2.0 Writing Applications (Genres and Their Characteristics)

2.2 Write descriptions that use concrete sensory details to present and support unified impressions of people, places, things, or experiences.

2.3 Write personal and formal letters, thank-you notes, and invitations:

a Show awareness of the knowledge and interests of the audience and establish a purpose and context.

b Include the date, proper salutation, body, closing, and signature.

1.0 Written and Oral English Language Conventions

Students write and speak with a command of standard English conventions appropriate to this grade level.

5: The solar system consists of planets and other bodies that orbit the Sun in predictable paths. As a basis for understanding this concept:
5.a: Students know the Sun, an average star, is the central and largest body in the solar system and is composed primarily of hydrogen and helium.
6. Scientific progress is made by asking meaningful questions and conducting careful investigations. As a basis for understanding this concept and addressing the content in the other three strands, students should develop their own questions and perform investigations.

1.0 Writing Strategies

Research and Technology

1.3 Use organizational features of printed text (e.g., citations, end notes, bibliographic references) to locate relevant information.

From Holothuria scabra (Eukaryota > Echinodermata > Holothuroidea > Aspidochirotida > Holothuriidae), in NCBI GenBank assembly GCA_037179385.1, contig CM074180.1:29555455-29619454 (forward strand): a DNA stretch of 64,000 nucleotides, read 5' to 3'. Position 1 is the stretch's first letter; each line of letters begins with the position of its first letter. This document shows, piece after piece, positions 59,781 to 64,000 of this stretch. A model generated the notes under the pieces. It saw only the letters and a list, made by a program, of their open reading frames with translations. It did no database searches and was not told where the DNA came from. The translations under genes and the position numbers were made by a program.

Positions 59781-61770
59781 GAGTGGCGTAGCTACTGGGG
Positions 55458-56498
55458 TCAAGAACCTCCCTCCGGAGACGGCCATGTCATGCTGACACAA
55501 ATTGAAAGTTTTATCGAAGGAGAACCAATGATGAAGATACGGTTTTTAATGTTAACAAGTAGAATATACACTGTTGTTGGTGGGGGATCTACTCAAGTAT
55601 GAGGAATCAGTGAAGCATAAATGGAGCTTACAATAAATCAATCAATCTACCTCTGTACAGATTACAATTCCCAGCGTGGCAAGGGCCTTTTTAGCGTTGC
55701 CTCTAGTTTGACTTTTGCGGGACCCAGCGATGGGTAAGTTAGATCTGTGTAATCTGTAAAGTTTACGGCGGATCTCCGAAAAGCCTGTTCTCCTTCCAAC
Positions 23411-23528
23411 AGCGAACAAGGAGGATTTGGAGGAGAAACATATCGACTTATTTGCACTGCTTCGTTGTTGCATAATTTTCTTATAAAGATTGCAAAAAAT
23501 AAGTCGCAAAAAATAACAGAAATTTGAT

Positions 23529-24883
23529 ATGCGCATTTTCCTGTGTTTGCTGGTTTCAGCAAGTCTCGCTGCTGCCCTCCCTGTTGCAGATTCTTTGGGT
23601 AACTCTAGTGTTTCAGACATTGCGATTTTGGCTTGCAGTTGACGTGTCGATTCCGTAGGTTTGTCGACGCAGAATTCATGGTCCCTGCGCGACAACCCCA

1.4 Create simple documents by using electronic media and employing organizational features (e.g., passwords, entry and pull-down menus, word searches, a thesaurus, spell checks).

1.5 Use a thesaurus to identify alternative word choices and meanings.

Evaluation and Revision

1.6 Edit and revise manuscripts to improve the meaning and focus of writing by adding, deleting, consolidating, clarifying, and rearranging words and sentences.

2.0 Writing Applications (Genres and Their Characteristics)

2.3 Write research reports about important ideas, issues, or events by using the following guidelines:

a Frame questions that direct the investigation.

b Establish a controlling idea or topic.

c Develop the topic with simple facts, details, examples, and explanations.

1.0 Written and Oral English Language Conventions

Students write and speak with a command of standard English conventions appropriate to this grade level.

2.0 Speaking Applications (Genres and Their Characteristics)

2.2 Deliver informative presentations about an important idea, issue, or event by the following means:

a Frame questions to direct the investigation.

b Establish a controlling idea or topic.

c Develop the topic with simple facts, details, examples, and explanations.

Kern Community College District